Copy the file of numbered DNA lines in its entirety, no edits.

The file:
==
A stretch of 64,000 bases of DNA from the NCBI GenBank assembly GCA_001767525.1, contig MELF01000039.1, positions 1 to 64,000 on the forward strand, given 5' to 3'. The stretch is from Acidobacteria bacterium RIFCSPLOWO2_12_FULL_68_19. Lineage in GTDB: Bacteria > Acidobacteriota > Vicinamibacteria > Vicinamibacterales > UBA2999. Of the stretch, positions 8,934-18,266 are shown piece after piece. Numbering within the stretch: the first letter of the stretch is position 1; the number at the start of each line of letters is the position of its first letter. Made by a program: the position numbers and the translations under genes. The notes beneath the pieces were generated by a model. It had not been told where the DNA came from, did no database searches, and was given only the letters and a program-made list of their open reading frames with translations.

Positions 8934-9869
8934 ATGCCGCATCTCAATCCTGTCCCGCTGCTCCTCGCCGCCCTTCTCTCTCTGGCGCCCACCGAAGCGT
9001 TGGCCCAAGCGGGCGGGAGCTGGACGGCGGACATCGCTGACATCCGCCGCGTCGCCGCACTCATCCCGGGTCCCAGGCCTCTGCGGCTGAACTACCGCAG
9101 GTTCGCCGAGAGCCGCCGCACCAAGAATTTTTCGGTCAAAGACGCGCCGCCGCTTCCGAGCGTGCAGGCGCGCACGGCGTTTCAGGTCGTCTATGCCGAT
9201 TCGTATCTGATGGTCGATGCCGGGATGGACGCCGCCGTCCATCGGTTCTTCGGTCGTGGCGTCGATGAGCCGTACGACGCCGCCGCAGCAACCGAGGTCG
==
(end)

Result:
A stretch of 64,000 bases of DNA from the NCBI GenBank assembly GCA_001767525.1, contig MELF01000039.1, positions 1 to 64,000 on the forward strand, given 5' to 3'. The stretch is from Acidobacteria bacterium RIFCSPLOWO2_12_FULL_68_19. Lineage in GTDB: Bacteria > Acidobacteriota > Vicinamibacteria > Vicinamibacterales > UBA2999. Of the stretch, positions 8,934-18,266 are shown piece after piece. Numbering within the stretch: the first letter of the stretch is position 1; the number at the start of each line of letters is the position of its first letter. Made by a program: the position numbers and the translations under genes. The notes beneath the pieces were generated by a model. It had not been told where the DNA came from, did no database searches, and was given only the letters and a program-made list of their open reading frames with translations.

Positions 8934-9869
8934 ATGCCGCATCTCAATCCTGTCCCGCTGCTCCTCGCCGCCCTTCTCTCTCTGGCGCCCACCGAAGCGT
9001 TGGCCCAAGCGGGCGGGAGCTGGACGGCGGACATCGCTGACATCCGCCGCGTCGCCGCACTCATCCCGGGTCCCAGGCCTCTGCGGCTGAACTACCGCAG
9101 GTTCGCCGAGAGCCGCCGCACCAAGAATTTTTCGGTCAAAGACGCGCCGCCGCTTCCGAGCGTGCAGGCGCGCACGGCGTTTCAGGTCGTCTATGCCGAT
9201 TCGTATCTGATGGTCGATGCCGGGATGGACGCCGCCGTCCATCGGTTCTTCGGTCGTGGCGTCGATGAGCCGTACGACGCCGCCGCAGCAACCGAGGTCG